AAS 223, day 2

I arrived (delayed) at AAS today, just in time to give my short talk on code sharing in the code-sharing panel (slides here) chaired by Alice Allen (builder of the ASCL). In that session, Tollerud (Yale) gave a nice talk about how development started and is sustained on astropy.

So many things came up in the hearty, long discussion (a rare treat at AAS sessions, which are often passive), I can't do justice. However, from the audience, Archibald (McGill) and others weighed in the trade-offs between releasing code as-is and releasing useful code; the latter is often time-consuming and isn't necessarily worth the time. The panelists were on the side of releasing code even if it is not useful but there is no doubt that trade-offs exist. Ferguson (STScI) and others elucidated a tension between Tollerud's point that it was good, in astropy, to get people to join forces and write code with consistent, reusable structure, and my point that everyone should just put their code out there no matter what. We resolved it by noting that you can't get a slick project together like astropy if you haven't already seen people put their code out there warts and all. Indeed, astropy is built from refactorings of various less-than-perfect original code releases. Lovegrove (UCSC) and others discussed export restrictions; there was general unhappiness with their all-encompassing vagueness.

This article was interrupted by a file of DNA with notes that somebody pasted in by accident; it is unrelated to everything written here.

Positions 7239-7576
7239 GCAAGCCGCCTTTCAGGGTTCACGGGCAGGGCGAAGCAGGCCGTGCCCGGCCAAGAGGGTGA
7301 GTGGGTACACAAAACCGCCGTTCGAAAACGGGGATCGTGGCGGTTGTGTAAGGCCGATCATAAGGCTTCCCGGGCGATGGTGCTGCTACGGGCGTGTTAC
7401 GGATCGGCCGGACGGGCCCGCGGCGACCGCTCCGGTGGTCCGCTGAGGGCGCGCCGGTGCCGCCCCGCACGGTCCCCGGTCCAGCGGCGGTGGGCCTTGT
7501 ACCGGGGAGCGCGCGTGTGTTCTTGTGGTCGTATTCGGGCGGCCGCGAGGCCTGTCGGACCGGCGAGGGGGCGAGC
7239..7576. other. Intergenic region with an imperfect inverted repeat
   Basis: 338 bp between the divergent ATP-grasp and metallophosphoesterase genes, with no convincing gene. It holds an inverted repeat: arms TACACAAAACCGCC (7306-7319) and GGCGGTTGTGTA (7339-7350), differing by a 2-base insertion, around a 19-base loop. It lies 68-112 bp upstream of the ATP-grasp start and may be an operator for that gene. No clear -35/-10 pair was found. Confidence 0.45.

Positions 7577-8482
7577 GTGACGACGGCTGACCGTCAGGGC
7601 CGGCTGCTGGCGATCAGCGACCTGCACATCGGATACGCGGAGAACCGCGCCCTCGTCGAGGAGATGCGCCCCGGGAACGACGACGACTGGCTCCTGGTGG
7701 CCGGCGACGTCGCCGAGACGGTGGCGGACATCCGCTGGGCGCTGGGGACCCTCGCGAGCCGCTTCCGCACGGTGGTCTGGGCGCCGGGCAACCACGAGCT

At the end of the session, Hanisch (STScI) suggested that the AAS Working Group on Astronomical Software should maybe become a division and expand its scope, to having meetings and sessions, and providing training, and policy, and so on. That's a great idea. Cruz (CUNY) thinks the first event perhaps should be something on unit testing!


  1. Could you please explain a bit more about the issues with export restriction on scientific software? To those to the other side of the pond.

    Thanks for the slides! They are inspiring


    1. Yes: There are "ITAR" restrictions on thing thought to be associated with US military or defense knowledge or technology, and the definition is absurdly expansive. These things cannot be shared with any non-US-national.